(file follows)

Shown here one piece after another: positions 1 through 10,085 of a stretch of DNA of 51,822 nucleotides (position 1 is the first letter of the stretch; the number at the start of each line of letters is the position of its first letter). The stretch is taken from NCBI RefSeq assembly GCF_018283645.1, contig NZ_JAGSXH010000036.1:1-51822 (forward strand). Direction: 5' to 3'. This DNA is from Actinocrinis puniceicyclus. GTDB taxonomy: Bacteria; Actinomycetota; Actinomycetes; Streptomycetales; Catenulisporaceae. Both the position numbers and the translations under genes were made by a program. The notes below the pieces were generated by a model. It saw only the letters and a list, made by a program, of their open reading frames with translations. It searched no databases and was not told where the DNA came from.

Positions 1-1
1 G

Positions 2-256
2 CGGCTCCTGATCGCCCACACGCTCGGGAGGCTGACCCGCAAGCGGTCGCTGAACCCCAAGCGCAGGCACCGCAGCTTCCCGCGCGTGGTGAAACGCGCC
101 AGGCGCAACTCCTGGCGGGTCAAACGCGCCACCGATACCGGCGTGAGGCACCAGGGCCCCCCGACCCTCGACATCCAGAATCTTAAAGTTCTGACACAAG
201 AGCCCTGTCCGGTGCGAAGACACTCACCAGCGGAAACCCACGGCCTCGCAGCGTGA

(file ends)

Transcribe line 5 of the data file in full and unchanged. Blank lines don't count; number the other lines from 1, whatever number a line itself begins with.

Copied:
2 CGGCTCCTGATCGCCCACACGCTCGGGAGGCTGACCCGCAAGCGGTCGCTGAACCCCAAGCGCAGGCACCGCAGCTTCCCGCGCGTGGTGAAACGCGCC